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Richmond Ballet's “Cinderella” pulls humanity from the myth



Cinderella's a winner. I mean, the girl herself, of course, who gets her man and shows up her obnoxious family through sweetness and purity alone; but also the Richmond Ballet's production of her story, staged over the weekend at the Landmark Theater. With sensitive, engaging choreography by Malcolm Burn and excellent character acting by the ensemble, all accompanied by Prokofiev's delicious score performed by the Richmond Symphony, “Cinderella” (which premiered in 2000) is a highlight of the ballet's collection of story ballets.

The Cinderella story appears in many different guises across cultures (an Egyptian version dates from the sixth century B.C; a Chinese version from the ninth century A.D.). RB's production is based on the familiar European version of the tale, as written by Charles Perrault in 1697. Burn is a scrupulous researcher, and his understanding of the story's universal appeal lends his choreography a richness and emotional resonance particularly satisfying to watch. Cinderella (performed on Friday by Valerie Tellmann) dances with lively grace (Tellmann shines in her allegro variations) or pensive lyricism, depending on her mood. The fairies' footwork sparkles through spiraling turns or dazzles in high battements and successive leaps precisely on the swelling music.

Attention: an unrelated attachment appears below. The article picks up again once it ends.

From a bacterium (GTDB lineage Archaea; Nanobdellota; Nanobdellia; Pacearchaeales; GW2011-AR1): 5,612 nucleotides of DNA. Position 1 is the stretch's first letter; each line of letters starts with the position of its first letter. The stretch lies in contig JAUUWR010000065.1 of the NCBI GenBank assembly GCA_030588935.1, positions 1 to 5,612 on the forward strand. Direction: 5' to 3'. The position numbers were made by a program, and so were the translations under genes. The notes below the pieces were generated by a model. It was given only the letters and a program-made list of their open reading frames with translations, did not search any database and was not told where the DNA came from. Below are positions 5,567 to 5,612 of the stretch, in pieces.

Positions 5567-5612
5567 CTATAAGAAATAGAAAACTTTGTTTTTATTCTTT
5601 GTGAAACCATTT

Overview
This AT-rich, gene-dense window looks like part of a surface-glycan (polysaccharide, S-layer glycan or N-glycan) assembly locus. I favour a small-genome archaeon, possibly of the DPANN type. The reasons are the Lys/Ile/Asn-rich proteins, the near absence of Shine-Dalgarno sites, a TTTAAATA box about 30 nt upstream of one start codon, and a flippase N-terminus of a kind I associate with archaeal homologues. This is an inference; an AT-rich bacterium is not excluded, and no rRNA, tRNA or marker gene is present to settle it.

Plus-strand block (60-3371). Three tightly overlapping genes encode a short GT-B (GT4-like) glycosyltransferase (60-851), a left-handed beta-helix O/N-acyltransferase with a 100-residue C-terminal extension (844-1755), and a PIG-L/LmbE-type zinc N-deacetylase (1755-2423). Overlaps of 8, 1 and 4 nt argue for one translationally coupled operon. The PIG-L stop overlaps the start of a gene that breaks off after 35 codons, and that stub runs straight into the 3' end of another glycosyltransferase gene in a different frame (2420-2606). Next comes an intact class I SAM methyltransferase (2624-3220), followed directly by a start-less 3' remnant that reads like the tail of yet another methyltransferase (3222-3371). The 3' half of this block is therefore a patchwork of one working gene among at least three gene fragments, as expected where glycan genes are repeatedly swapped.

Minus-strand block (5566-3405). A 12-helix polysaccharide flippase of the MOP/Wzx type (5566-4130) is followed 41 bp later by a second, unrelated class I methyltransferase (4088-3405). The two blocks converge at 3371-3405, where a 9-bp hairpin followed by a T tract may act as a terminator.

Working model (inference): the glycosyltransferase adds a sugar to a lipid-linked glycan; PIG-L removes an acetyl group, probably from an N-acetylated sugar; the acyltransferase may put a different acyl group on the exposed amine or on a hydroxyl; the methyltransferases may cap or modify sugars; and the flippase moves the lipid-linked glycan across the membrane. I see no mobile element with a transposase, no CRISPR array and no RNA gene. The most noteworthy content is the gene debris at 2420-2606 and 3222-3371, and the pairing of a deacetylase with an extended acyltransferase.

At the ball, Burn treats us to a lovely example of his deft handling of large group scenes. During the waltz, the stage fills with swirling couples performing quick lifts and easy swings with arms around each others' waists (to a sprightly, rather than stately, tempo). In a magical moment at the waltz's conclusion, the four fairies arrive, under the leadership of Lauren Fagone as the benevolent godmother, bourrAceing soft as silk through the frozen crowd.

Acting is as critical to the success of this ballet as dancing, and RB's well-coached performers do not disappoint. Cecile Tuzzi adorns her absurd Stepsister role with brilliant comic timing, in hilarious partnership with Christopher Nachtrab as the other sister. Thomas Garrett's long legs and gorgeous lines serve him well as the elegant and exasperated dancing-master to the two sisters, with Jesse Bechard as the wizened violinist. Utterly enjoyable also are Susan Israel Massey as the snarling Stepmother, and Bob Murdaugh as the meek, tender-hearted Father.
Tellmann as Cinderella demonstrates an affecting sensitivity to touch -- when the beggar (her disguised Fairy Godmother) caresses her cheek, and later when the Prince (danced Friday by Igor Antonov) takes her hand from behind, her face changes and her body softens in response. And it is in moments such as these that the power of the story, so often blurred by archetype and over-familiarity, comes most alive.


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